I’d like to make a short post on the genetic fallacy, only because I encounter it so frequently in faith-related discussions. It’s important that Christians know how to respond when confronted with arguments such as, “you’re only a Christian because you were born into a Christian family in a country that’s predominantly Christian.” This kind of statement is usually intended as an attack on the veracity of a person’s faith, and often comes along with an allegation of confirmation bias.
In a previous post, “Alister McGrath on the Demand for Proof,” I mentioned that I’ve recently been listening to a number of debates on religion. In one of these debates, Christian apologist Dinesh D’Souza gave an excellent response to John Loftus‘s use of the genetic fallacy. I thought it was worth passing on:
“Essentially John Loftus said that we can’t really know if a religion is true, because there happen to be many of them. If you happen to be born in Afghanistan, you’d be a Muslim. If you happen to be born in Tibet, you’d be a Buddhist.
That’s true, but what on Earth does that prove? I happen to have been born in Bombay, India, which happens to be a Hindu country. The second largest group is Muslim. Even so, by choice I am a Christian. Just because the majority religion is one thing doesn’t make it right or wrong.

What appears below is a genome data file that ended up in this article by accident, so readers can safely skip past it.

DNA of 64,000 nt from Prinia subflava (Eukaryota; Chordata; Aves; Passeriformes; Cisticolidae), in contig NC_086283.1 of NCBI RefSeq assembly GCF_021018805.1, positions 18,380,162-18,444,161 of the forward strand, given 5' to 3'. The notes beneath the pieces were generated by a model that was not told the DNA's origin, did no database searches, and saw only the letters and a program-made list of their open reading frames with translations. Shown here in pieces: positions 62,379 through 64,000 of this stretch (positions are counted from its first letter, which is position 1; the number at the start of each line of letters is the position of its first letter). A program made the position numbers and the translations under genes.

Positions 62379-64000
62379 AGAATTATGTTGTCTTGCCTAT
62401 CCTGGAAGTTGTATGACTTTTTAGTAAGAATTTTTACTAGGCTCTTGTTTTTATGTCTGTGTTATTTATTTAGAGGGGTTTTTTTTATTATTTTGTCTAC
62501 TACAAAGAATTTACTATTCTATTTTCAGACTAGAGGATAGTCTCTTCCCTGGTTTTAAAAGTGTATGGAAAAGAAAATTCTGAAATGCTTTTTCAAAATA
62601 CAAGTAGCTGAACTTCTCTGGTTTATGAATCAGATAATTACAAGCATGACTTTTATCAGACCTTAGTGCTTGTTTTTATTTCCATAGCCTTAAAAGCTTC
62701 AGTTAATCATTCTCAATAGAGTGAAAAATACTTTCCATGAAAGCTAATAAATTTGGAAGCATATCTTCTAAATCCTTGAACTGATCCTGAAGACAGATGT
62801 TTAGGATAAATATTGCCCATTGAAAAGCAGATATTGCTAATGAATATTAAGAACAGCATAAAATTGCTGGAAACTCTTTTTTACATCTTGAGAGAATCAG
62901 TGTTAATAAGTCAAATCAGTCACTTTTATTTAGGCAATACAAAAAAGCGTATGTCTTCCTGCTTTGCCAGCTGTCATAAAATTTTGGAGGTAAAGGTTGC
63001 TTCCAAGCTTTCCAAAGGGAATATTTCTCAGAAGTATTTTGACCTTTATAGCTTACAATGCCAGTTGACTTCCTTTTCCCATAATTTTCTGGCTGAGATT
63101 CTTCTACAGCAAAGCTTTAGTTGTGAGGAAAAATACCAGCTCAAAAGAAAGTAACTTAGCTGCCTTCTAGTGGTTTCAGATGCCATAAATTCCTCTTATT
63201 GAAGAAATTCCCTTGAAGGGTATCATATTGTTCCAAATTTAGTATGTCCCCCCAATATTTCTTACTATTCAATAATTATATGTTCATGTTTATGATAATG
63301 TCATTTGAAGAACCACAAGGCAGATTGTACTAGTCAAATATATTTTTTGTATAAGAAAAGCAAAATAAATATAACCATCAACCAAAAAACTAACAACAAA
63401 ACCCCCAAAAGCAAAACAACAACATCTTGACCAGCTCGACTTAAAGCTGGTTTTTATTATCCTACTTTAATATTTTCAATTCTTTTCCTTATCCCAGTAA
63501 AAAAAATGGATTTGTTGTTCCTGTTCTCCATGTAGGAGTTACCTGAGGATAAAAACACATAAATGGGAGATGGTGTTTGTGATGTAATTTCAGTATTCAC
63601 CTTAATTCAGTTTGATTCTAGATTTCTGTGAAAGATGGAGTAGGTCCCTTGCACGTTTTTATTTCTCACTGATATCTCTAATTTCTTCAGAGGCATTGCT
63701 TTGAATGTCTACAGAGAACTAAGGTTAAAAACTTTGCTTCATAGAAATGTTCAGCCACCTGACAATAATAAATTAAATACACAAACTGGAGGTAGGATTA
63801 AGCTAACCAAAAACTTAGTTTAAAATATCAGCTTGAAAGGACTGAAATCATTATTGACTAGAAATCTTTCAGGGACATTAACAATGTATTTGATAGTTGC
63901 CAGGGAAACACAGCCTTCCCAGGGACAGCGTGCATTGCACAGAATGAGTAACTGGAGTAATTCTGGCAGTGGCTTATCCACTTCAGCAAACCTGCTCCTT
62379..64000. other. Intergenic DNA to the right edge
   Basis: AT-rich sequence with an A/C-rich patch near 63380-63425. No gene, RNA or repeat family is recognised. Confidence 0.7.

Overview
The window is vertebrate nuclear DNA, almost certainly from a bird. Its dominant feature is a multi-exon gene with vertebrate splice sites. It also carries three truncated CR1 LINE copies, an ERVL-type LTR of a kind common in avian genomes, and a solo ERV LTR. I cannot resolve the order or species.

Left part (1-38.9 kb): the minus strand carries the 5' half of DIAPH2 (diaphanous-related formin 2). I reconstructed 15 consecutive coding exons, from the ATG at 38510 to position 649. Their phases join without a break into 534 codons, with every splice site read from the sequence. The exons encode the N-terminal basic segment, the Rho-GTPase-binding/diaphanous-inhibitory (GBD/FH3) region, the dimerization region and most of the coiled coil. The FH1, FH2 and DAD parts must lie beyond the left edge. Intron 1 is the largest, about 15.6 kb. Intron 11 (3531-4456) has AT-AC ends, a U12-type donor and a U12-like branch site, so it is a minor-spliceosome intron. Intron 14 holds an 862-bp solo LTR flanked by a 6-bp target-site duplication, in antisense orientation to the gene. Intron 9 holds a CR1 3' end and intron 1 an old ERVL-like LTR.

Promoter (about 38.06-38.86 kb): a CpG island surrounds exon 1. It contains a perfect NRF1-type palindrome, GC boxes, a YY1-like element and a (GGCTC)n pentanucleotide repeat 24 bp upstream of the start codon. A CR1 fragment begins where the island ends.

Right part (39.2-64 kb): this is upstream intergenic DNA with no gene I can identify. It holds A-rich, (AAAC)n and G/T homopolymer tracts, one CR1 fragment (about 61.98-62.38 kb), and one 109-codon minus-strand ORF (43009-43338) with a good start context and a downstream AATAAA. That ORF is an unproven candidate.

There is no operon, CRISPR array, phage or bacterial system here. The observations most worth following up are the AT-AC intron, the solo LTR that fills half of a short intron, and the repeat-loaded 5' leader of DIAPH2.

By the way, what [John Loftus] says about Christianity…is equally true about beliefs in history or science. If you are born in Oxford, England, you are more likely to believe the theory of evolution than if you are born in Oxford, Mississippi. If you are born in New Guinea, you are less likely to accept Einstein’s theory of relativity than if you are born in New York City. What does this say about whether Einstein’s theory of relativity is true? Absolutely nothing.
In other words, [John Loftus] is guilty of what in logic is called the ‘genetic fallacy’. It’s the fallacy of confusing the origin of an idea with its veracity.”